W.I.T.S Play the SOAR festival this year. photo by Richard Amery
There have been a few changes for  the fourth year of the event, the biggest changes being there are only two cabaret nights this year and the professional development seminars which used to be part of  SOAR have been spread  throughout the year instead just for one weekend.
“It’s difficult for people to book off an entire weekend,” said Allied Arts Council communications manager Kelaine Devine.


“SOAR started  because of the Lt. Governor‘s celebrations in 2015 on the condition that there would be a legacy project. So that’s what this is,” added Allied Arts Council projects/membership coordinator Muffy McKay.


“It has evolved into what it is— two cabaret nights,” McKay continued, adding art exhibits at Casa continue to be part of SOAR.


“I always look forward to seeing what Darcy Logan has done,” added Devine noting a community Gif display showing on the screen outside CASA is part of SOAR.
 There will be dance, music and magic on both nights of SOAR.


Claire Lint and Sidney Murdoch will be performing a modern dance  number  “When Two Lines Meet” beginning at 7 p.m. on both nights, May 30 and 31.


The cabarets feature new magic show from local magicians. Ben Price’s new show Rabbit Stew is at the SOAR Cabaret, May 30. Jeff Newman Mentalism presents his new show Trickster, May 31.


 The music this year will be provided by Mercedes Fawns on May 30 and local alternative electronica band W.I.T.S , who have been prominent faces at various FLIPfest fundraisers throughout the year, on May 31.

Ben Price Magic returns to the SOAR festival. Photo by Richard Amery
 Devine noted the events are family friendly.


“All of these performers have performed at previous SOAR cabarets, though Ben Price’s “Rabbit Stew” contains some adult content.
 SOAR is designed for developing up and coming  artists.


“Some previous performers like Jeff Charlton wanted to come back, but couldn’t because he got a job in film. Griffin Cork wanted to come back too, but he got a job in Vancouver  on a TV show,” said Devine, adding she is pleased to see previous SOAR performers moving on to bigger things in the arts, as developing up and coming artists by giving them opportunities to perform is what SOAR is all about.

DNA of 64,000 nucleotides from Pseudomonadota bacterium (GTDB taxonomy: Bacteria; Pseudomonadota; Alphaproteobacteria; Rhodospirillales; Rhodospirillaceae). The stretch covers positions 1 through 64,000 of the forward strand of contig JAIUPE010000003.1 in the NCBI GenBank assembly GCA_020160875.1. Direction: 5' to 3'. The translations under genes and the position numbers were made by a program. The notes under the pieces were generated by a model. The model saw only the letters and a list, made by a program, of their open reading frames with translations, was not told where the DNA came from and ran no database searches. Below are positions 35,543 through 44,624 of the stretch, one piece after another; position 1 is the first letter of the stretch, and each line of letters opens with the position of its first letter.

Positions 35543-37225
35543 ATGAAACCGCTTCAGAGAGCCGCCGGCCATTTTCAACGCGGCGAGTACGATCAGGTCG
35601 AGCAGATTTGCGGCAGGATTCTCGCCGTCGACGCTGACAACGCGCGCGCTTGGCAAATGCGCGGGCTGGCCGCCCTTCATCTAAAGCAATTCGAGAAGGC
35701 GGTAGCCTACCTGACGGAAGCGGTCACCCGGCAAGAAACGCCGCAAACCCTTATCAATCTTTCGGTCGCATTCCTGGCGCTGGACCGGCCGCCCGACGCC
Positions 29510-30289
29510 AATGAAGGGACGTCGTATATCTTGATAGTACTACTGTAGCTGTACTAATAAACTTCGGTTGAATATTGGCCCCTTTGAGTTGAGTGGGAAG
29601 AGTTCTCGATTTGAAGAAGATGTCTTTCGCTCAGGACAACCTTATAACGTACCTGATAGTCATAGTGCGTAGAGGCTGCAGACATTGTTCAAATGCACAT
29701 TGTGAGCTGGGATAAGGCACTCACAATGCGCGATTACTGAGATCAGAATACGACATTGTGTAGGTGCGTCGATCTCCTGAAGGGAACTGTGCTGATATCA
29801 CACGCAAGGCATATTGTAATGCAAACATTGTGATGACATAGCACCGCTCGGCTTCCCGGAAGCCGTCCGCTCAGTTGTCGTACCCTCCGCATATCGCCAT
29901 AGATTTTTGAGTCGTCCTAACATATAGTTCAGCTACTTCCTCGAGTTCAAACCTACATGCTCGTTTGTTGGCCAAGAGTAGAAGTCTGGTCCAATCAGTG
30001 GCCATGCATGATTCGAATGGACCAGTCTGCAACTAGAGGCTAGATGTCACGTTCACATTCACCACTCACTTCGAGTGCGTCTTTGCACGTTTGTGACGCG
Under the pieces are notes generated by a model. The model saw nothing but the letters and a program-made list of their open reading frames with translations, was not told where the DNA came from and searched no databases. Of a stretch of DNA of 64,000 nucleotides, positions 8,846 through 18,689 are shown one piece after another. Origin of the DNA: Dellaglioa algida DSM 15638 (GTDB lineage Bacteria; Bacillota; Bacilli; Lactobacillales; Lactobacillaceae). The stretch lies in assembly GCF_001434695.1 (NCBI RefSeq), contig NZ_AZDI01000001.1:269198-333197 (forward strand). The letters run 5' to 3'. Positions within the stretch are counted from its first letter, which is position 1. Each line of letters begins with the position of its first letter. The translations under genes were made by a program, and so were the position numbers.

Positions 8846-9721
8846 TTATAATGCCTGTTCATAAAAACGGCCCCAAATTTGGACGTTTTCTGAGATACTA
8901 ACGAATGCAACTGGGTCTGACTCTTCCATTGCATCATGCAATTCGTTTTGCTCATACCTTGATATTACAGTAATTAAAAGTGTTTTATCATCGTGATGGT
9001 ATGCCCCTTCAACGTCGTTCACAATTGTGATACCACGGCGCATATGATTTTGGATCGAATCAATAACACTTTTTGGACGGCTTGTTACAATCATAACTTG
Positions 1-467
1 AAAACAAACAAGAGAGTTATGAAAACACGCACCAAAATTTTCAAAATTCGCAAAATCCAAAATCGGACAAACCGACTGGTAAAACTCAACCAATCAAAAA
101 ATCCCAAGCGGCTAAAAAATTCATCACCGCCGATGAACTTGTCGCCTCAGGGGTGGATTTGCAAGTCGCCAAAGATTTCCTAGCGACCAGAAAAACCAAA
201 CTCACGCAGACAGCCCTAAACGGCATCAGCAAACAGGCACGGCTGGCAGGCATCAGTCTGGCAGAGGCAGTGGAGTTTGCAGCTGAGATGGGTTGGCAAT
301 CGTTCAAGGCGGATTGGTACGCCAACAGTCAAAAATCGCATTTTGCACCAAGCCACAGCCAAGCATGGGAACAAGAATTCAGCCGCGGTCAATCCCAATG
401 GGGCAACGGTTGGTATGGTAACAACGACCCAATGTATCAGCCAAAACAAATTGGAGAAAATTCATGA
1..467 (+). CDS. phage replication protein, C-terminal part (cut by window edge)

“It’s been stripped down this year, but we’ve kept the same format,” Devine said.

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Hatrix revisits familiar faces in A Comedy of Tenors

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It’s fun to revisit familiar characters. Hatrix Theatre is doing just that with their production of Ken Ludwig’s 2015 comedy A Comedy of Tenors, which runs May 24-26 at the Eagles Hall.The Three Tenors Clive Abbott, Greg VanDeurzen and  Colin Bluekens are ready for a Comedy of Tenors, May 24-26. Photo by Richard Amery
The play is an unofficial sequel to Ludwig’s 1986 comedy Lend Me A Tenor, picks up shortly after the antics of  “Lend Me A Tenor, ” in 1930’s Paris, where apoplectic producer Henry Saunders is ready to put on the concert of the century, if his cast doesn’t either quit or kill each other first.


 Several familiar characters return in this production including constantly quarrelling couple Maria (played by Vicki Gibson) and Italian tenor star Tito Merelli (played by Clive Abbott), Saunders, ( played by Stephen Graham), who also played Saunders in Hatrix’s 2014 production of Lend me A Tenor,) and Saunders’ ever faithful dogsbody Max (played by Colin Bluekens) who has not only  become an opera star in his own right, but also is worried about his pregnant wife, Saunders’ daughter Maggie, back home in America.


 Add in  Merelli’s daughter Mimi (Emilie Kidd), her new beau, up and coming opera star and Merelli’s rival Carlo Nucci (played by Greg VanDeurzen) and sultry Russian soprano Racon (Carrie-Ann Worden), slamming doors, plenty of misunderstandings, misidentifications, sexual innuendos and operatic references and you have a good time.


 Clive Abbott wears multiple hats  in the show, as he is not only playing Tito, but Tito’s bellhop twin Beppo, plus a talking tongue and is also building the set.
“I like the idea of playing dual roles and using different voices for each of them,” said Abbott, a veteran of many Hatrix productions including last November’s “12 Angry Jurors.“
“I really like this cast and being directed by Karolyn Harker,” Abbott continued.


Vicki Gibson, who was also in 12 Angry Jurors got the acting bug from Karolyn Harker.